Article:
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Mark David S.

Francisco

11 - Service

Position Paper

Do Violent Video Games Promote Real-Life Aggression


The connection between violent video games and real-life aggressive behavior is a topic
that has received a lot of attention from the media and academic community in recent years.
However, the connection between violent video games and real-life aggression is still far from
conclusive, and therefore we cannot assume that violent video games promote real-life violence
and aggression in general.
As video games become more popular and receive more mainstream media attention, the
study of video game violence has also become a hot topic for the academic community. Many
published studies have found a correlation between playing violent video games and increased
levels of aggression (Anderson, 2003). The results of these studies are often used by media or
advocates to demonstrate that violent video games promote real-life violence. This is however an
invalid assumption, because finding a correlation is not the same thing as finding causal
relationship, and many studies on video game violence have been questioned on methodological
grounds (Jenkins, 2003).
Most studies conducted on video game violence are either experimental studies, which
focus on the short-term physiological effects of playing violent video games in a laboratory
setting, or correlation studies, which involves participants filling out surveys (Porter & Starcevic,
2007). One problem with experimental studies is that they analyze only short term effects right
after the participants play violent video games, which does not necessarily reveal anything about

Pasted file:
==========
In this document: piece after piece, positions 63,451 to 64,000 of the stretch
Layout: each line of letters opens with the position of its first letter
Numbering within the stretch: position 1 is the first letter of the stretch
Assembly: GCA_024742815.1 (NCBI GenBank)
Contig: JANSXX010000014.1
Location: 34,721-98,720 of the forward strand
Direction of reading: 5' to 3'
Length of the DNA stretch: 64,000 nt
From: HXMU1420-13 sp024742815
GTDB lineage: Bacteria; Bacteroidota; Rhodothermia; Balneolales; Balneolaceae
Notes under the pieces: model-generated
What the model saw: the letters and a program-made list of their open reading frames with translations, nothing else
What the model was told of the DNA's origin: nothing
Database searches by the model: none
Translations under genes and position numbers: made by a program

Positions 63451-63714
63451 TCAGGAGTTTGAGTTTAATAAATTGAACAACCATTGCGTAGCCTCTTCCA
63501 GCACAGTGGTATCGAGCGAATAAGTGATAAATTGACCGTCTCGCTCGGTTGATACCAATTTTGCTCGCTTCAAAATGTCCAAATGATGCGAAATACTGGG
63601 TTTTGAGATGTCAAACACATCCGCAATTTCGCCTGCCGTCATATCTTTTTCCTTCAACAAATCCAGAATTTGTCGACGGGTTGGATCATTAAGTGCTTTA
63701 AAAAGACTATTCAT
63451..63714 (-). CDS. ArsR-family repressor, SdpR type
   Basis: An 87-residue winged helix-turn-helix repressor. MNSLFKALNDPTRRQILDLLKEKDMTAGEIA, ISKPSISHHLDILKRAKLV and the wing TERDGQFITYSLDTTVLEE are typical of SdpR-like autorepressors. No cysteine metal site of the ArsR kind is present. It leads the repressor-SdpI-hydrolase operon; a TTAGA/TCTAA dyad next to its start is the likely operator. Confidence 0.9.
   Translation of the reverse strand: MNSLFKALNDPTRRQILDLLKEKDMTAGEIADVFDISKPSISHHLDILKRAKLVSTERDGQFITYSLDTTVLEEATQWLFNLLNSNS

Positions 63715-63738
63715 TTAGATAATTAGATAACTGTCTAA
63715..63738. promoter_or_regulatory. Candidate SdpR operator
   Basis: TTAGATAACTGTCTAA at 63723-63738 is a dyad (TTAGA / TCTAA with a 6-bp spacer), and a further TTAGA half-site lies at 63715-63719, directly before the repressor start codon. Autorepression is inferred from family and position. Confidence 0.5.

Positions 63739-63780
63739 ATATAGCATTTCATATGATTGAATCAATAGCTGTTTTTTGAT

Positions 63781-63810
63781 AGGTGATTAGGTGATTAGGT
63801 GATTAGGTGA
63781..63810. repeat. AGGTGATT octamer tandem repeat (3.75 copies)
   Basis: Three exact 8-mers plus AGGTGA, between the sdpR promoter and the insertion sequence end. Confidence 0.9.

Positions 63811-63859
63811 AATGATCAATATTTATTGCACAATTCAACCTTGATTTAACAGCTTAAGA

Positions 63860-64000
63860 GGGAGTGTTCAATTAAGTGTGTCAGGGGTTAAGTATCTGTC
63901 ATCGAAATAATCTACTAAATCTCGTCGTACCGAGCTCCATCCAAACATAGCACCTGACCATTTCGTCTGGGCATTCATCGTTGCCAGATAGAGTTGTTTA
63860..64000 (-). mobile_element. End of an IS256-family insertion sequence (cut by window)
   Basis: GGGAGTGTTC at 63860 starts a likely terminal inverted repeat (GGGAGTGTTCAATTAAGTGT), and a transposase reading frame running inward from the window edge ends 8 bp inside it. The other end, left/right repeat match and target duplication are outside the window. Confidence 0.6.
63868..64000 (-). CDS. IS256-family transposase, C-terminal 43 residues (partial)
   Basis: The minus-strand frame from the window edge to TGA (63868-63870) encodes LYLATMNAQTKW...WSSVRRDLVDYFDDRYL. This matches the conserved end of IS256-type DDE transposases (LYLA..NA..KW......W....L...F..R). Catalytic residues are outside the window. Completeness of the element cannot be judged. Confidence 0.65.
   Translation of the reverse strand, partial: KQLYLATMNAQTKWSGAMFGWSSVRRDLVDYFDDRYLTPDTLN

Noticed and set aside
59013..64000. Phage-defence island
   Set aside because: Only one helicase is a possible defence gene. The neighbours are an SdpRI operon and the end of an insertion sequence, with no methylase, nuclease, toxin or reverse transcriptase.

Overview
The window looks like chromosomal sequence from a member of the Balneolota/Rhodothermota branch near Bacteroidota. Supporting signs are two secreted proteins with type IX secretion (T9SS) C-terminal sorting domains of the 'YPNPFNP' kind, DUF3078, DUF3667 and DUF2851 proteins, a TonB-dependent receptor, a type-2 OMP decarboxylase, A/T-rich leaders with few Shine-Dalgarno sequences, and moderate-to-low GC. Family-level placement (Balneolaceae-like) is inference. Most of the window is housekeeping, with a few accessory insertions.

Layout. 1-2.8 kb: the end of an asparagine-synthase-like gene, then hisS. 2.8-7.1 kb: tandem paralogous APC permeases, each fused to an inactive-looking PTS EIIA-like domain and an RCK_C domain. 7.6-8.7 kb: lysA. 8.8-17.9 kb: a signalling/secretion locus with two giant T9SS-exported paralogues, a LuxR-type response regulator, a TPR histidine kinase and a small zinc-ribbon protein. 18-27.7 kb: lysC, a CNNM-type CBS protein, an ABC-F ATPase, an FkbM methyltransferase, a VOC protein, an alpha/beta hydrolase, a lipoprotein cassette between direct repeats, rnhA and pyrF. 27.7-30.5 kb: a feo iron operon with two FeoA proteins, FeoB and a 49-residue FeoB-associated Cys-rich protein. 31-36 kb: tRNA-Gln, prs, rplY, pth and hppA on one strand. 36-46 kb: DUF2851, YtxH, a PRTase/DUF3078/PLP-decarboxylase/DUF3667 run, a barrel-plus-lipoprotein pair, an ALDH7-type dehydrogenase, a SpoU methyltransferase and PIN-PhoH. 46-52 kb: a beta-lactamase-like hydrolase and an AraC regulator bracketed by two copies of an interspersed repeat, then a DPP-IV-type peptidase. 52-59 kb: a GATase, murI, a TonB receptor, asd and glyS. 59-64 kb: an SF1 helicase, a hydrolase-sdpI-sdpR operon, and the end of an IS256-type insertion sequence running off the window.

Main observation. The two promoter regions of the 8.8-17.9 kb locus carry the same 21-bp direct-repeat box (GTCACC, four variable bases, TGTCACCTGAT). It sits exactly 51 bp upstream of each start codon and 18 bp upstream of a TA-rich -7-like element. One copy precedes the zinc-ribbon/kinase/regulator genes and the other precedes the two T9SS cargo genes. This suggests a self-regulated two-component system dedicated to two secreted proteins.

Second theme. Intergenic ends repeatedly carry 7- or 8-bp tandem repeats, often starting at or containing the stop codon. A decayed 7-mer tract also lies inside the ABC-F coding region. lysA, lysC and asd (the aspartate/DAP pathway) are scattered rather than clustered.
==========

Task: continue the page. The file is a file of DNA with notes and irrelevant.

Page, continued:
whether if violent video games make the participants more aggressive in the long term (Porter &
Starcevic, 2007). Some other problems with experimental studies include small sample sizes,
arbitrary definition of which games are violent and which are not, and inability to control certain
variables such as the level of excitement of participants (Porter & Starcevic, 2007). Correlations
studies have fewer problems in terms of methodology, but they are affected by certain biases
depending on the group of respondents that were sampled (Porter & Starcevic, 2007).
The most important problem with both experimental and correlation studies is that their
results are up to interpretation. Many experimental and correlation studies do not account for
important factors such as the participants personality and prior experience with video games.
Laboratory experiments also fail to recreate the usual conditions under which most people play
video games (Goldstein, 2003). Moreover, experimental studies also tend to have arbitrary and
ambiguous measures of aggressiveness, due to the fact that real aggressiveness cannot be
observed in an experimental setting (Goldstein, 2003). Are blasting some stranger with white
noise or killing characters in video games accurate measures of a participants aggressiveness?
Not necessarily. Because various factors are not controlled or accounted for, the results of many